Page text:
Mainoo et al v. Comerica Bank

Filing 7

Memorandum Opinion and Order...The order from which the above-captioned appeal is taken is affirmed. (Ordered by Judge John McBryde on 6/22/2017) (wrb)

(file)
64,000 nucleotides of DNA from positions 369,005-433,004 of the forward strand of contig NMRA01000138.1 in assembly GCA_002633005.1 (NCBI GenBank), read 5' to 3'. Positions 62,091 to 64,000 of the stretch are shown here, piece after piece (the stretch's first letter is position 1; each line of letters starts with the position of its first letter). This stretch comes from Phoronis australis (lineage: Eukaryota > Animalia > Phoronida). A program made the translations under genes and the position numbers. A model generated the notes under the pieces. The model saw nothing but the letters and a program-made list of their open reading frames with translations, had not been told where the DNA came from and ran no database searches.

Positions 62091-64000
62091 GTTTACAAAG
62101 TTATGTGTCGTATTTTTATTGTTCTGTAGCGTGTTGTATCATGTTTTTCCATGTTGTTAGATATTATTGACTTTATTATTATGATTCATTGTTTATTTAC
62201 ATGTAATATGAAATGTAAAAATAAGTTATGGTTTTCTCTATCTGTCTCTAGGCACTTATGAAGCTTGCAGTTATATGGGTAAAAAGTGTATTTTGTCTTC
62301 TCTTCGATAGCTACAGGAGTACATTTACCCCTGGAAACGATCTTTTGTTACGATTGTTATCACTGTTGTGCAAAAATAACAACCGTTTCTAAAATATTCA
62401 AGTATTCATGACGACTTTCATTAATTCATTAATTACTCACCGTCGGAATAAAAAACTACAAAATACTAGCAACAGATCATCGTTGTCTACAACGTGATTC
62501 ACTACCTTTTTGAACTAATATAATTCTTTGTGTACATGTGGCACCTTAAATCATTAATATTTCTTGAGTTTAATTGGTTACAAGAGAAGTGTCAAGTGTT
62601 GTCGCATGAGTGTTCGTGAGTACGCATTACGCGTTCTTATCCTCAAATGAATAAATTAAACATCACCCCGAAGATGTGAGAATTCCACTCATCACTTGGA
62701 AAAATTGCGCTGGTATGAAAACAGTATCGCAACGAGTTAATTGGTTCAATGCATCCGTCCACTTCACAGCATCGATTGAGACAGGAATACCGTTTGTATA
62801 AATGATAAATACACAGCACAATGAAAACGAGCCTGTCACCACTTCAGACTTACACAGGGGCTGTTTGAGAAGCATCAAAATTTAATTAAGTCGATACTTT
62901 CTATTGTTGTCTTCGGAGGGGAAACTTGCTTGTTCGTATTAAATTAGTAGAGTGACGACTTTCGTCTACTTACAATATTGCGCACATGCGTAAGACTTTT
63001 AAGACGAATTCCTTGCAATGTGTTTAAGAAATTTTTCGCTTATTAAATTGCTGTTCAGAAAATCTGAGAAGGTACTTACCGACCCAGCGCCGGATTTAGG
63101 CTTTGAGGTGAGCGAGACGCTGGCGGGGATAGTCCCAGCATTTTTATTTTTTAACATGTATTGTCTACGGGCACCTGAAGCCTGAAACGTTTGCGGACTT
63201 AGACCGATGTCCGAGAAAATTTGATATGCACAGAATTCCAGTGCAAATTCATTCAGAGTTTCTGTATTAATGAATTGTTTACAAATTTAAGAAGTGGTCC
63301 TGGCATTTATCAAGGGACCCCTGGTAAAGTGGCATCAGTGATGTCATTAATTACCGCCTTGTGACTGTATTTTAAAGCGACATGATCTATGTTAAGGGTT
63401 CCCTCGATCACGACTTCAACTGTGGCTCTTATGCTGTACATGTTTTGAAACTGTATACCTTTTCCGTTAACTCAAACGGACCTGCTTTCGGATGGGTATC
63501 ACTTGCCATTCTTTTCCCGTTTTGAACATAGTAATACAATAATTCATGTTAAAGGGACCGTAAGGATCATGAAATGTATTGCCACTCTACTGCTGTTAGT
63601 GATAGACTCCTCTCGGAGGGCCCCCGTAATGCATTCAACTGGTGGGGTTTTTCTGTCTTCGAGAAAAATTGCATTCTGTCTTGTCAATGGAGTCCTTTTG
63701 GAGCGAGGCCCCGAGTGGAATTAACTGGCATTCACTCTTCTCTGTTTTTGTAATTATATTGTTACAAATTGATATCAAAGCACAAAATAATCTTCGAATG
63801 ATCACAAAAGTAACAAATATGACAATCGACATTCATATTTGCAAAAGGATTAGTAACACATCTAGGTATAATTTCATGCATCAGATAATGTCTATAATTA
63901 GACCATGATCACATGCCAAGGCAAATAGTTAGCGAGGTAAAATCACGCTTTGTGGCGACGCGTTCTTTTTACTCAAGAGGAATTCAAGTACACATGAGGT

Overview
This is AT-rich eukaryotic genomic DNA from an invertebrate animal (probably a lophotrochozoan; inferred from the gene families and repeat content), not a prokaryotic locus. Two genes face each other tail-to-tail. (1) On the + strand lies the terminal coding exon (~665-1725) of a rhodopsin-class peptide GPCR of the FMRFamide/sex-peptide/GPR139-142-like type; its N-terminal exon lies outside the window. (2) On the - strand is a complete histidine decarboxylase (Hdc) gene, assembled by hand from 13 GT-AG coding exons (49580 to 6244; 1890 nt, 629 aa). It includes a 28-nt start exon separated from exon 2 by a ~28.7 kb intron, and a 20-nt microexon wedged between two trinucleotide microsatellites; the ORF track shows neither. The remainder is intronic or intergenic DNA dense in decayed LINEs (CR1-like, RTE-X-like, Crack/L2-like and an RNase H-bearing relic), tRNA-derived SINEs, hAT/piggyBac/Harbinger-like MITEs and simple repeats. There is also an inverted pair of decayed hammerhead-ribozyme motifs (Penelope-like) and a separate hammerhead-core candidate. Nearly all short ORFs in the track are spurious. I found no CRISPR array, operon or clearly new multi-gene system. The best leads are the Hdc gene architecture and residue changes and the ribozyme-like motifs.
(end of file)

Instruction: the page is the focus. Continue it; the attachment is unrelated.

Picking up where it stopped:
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U.S. DISTRICT COURT NORTHERN DISTRICT OF TEXAS IN THE UNITED STATES DISTRICT NORTHERN DISTRICT OF TEXAS FORT WORTH DIVISION IN RE: EMMANUEL 0. MAINOO, Debtor, CLERK., TJ,;_~. DJ~-,-_!-T:. ~' LV~~,~~-;. ,BY------~~------~ Deputy § § § § Case No. 13-41095-MXM13 ~~~~~~~~~~~~~--§ § EMMANUEL 0. MAINOO, § § Appellant, § § VS. § § COMERICA BANK, District Court Case No. 4:17-CV-232-A § § Appellee. § MEMORANDUM OPINION and ORDER This action is before the court as an appeal from an order of the United States Bankruptcy Court for the Northern District of Texas, Fort Worth Division, the Honorable Mark X. Mullin presiding. Having considered the briefs of appellant, Emmanuel 0. Mainoo ("Debtor"), and appellee, Comerica Bank ("Comerica"), the record on appeal, and applicable authorities, the court finds that the bankruptcy court's order should be affirmed. I. Jurisdiction The appeal is from a bankruptcy court order signed February 2, 2017, granting Comerica relief from stay. The bankruptcy court denied Debtor's motion for reconsideration on March 1, 2017. This court's jurisdiction exists under 28 U.S.C. § 158(a). II. Underlying Proceedings Around December 2002, Debtor purchased real property located at 2546 N. Beltline Road, Arlington, Texas 76011 (the "Property"). To finance the purchase, Debtor executed a U.S. Small Business Administration Note (the "Note•) made payable to Comerica in the original payable amount of $279,800.00. The Note was secured by a Deed of Trust that was filed in the deed records of Dallas County, Texas on December 30, 2002. On March 5, 2013, Debtor filed a Voluntary Petition for Relief under Chapter 13 of the Bankruptcy Code. Debtor disclosed that he held an interest in the Property but did not disclose that the Property was subject to a secured lien held by Comerica. Rather, Debtor listed Comerica as an unsecured creditor with a claim of $267,387. Debtor filed a Chapter 13 Plan and Motion for Valuation (the "Plan") on March 13, 2013, again listing Comerica as an unsecured creditor and omitting the existence of the secured lien. Comerica did not file a Proof of Claim or object to Debtor's plan, and the plan was confirmed. 2 Over three years after the Plan was confirmed, Comerica filed a motion in the bankruptcy court to terminate the automatic stay pursuant to 11 U.S.C. § 362(d), asserting that it was a secured creditor with a claim of at least $345,747.14, which was secured by a valid and perfected lien in the Property. In response, Debtor argued that the stay should not be lifted because the lien was void and unenforceable. Debtor contended that his signature on the Deed of Trust was forged, Comerica waived its right to enforce the lien by failing to object to the Plan, and that the statute of limitations had expired, among other things. After full briefing and a hearing, the bankruptcy court granted Comerica's motion for relief from stay. III. Issues on Appeal The six issues that Debtor presents on appeal are: 1. Whether the bankruptcy court's determination that the Debtor signed a deed of trust is clearly erroneous as [Comerica] presented no testimony or other evidence contradicting the Debtor's claim of forgery, and the Debtor submitted expert testimony in support. 2. Whether the bankruptcy court correctly determined that Comerica is a secured creditor notwithstanding its failure to object to chapter 13 plain [sic] . 3. Whether Comerica was required to object to its treatment as an unsecured creditor under the Debtor's Chapter 13 Plan. 3 4. Whether the bankruptcy court improperly allowed Comerica double recovery on its loan by allowing it to receive both a money judgment and enforce a lien. 5. Whether the bankruptcy court failed to correctly apply Texas' four-year statute of limitations for enforcing a lien on real property. 6. Whether it was proper to deny the Debtor's motion for a new trial without a hearing. 1 Appellant's Br. at 2. IV. Standard of Review To the extent an appeal presents questions of law, the bankruptcy court's judgment is subject to de novo review. In re Renaissance Hosp. Grand Prairie Inc., 713 F.3d 285, 294 (5th Cir. 2013). Findings of fact are reviewed for clear error. Id. at 29394. v. Analysis A. The Bankruptcy Court's Determination that the Debtor Signed a Deed of Trust is not Clearly Erroneous Debtor argues that the bankruptcy court's determination that Debtor signed the Deed of Trust was clearly erroneous because "[t]he only evidence on point is that given by the Debtor" and 'Debtor did not appeal the bankruptcy court's order denying Debtor's motion for new trial. To the extent, if any, that such order pertains to this appeal, the court is denying any relief sought by Debtor. 4 "[Comerica's] attorney seems to have acknowledged as much as he wanted to call the notary in the event that the court were to deem it necessary." Doc.' 4 at 9. The record substantiates the bankruptcy court's findings. Debtor's testimony oscillated between denying that he signed the Deed of Trust and stating that he did not remember whether he signed the Deed of Trust. R. 3 at 294-96, 315, 328-29. The bankruptcy court found that Debtor's testimony was "inconsistent, not believable and lacked credibility." Id. at 11. The court accords "even greater deference" to the bankruptcy court for findings based on determinations regarding the credibility of witnesses. See In re Renaissance Hosp., 713 F.3d at 293 (quoting Anderson v. Bessemer City, N.C., 470 U.S. 564, 575 (1985). Further, the Deed of Trust was notarized, R. at 180, and Debtor demonstrated that he understood a lien would accompany the Note, id. at 325. Thus, the bankruptcy court's determination that the Debtor signed the Deed of Trust was not clearly erroneous. B. The Bankrupcy Court did not Award Comerica a Double Recovery In his brief and reply, Debtor combines issues two, three, and four to argue, in essence, that the bankruptcy court 2 The "Doc. "references are to the number of the item on the docket in this Civil Action No. 4:17-CV-232-A. 3 The "R. _" references are to the record on appeal, docketed in the above-captioned action at Doc. 3. 5 improperly awarded Comerica a double recovery by allowing Comerica to receive both a money judgment and enforce a lien after Comerica failed to object to its treatment under the Plan. Debtor contends that Comerica's failure to object to its treatment under the Plan constituted acceptance of the Plan that precluded Comerica from enforcing the lien. A secured creditor who is not seeking a distribution "is not required to file a proof of claim but may choose to ignore the bankruptcy proceeding and look to its lien for satisfaction of the debt.• In re Hogan, 346 B.R. 715, 719 n.7 (Bankr. N.D. Tex. 2006). It is well established that "(a] suit may be maintained on a note secured by lien without enforcement of the lien, and after judgment another suit can be brought to foreclose the lien at any time before the debt is barred by limitation.• Kempner v. Comer, 11 S.W. 196, 202 (Tex. 1889); see Martins v. BAC Home Loans Servicing, L.P., 722 F.3d 249, 255 (5th Cir. 2013); Carter v. Gray, 81 S.W.2d 647, 648 Ltd., 316 S.W.3d 742, 746 (Tex. 1935)'; Stephens v. LLP Mortgage, (Tex. App.-Austin 2010, pet. denied). The above-referenced cases directly refute Debtor's claim that the bankruptcy court awarded Comerica a double recovery by 4 Cmter was decided by the Commission of Appeals of Texas, Section A on April24, 1935. Every opinion of the Commission issued on or after March 21, 1934, was adopted by the Texas Supreme Court and has the full authority of a Texas Supreme Court decision. The Greenbook: Texas Rules of Form 5.2 & 5.2.2 (Texas Law Review Ass'n ed., 13th ed. 2014). 6 permitting it to seek enforcement of the lien. The bankruptcy court did not err. C. The Bankruptcy Court Correctly Applied the Statute of Limitations The court next turns to issue five presented by Debtor: whether the bankruptcy court failed to correctly apply Texas' four-year statute of limitations for enforcing a lien on real property. Debtor argues that the bankruptcy court erred in relying on Boren v. U.S. Nat'l Bank Ass'n, 807 F.3d 99 (5th Cir. 2015) to hold that the statute of limitations ceased to run after Comerica unilaterally abandoned its May 2, 2006 acceleration of the Note. To reach its holding, the bankruptcy court cited evidence that Comerica accepted payments from Debtor after the May 2, 2006 acceleration and noted that Comerica issued a second notice of acceleration on September 18, 2009. Debtor cites Martin v. Fed. Nat'l Mortg. Ass'n, 814 F.3d 315 (5th Cir. 2016) to argue that "the acceptance of the payments alone does not establish an abandonment without more. And, sending a new notice cannot be deemed to be an abandonment of the first." Doc. 4 at 15. Debtor misconstrues Martin. In Martin, the Fifth Circuit stated that "[a]ccepting a payment after acceleration could be intentional conduct inconsistent with the acceleration that-in some circumstances-amounts to an abandonment or waiver of the 7 acceleration.• Contrary to Debtor's assertion, Martin stands for the proposition that in some circumstances, accepting a payment after acceleration could, without more, amount to abandonment. See~. Rivera v. Bank of Am., N.A., 607 F. App'x. 358, 361 (5th Cir. 2015) (per curiam); Wheeler v. U.S. Bank Nat'l Ass'n, No. H-14-0874, 2016 WL 554846, at *6 (S.D. Tex. Feb. 10, 2016) After finding that Comerica accepted payments after its May 2, 2006 notice of acceleration, the bankruptcy court could have found that Comerica abandoned the acceleration based on this evidence alone. However, the bankruptcy court went further by noting that Comerica's second notice of acceleration issued September 18, 2009 constituted additional evidence that Comerica unilaterally abandoned the acceleration of the Note. See Wheeler, 2016 WL 554846, at *6. Thus, the bankruptcy court did not err in applying the statute of limitations. VI. Order Therefore, The court ORDERS that the order from which the abovecaptioned appeal is taken be, and is SIGNED June 22, 2017. 8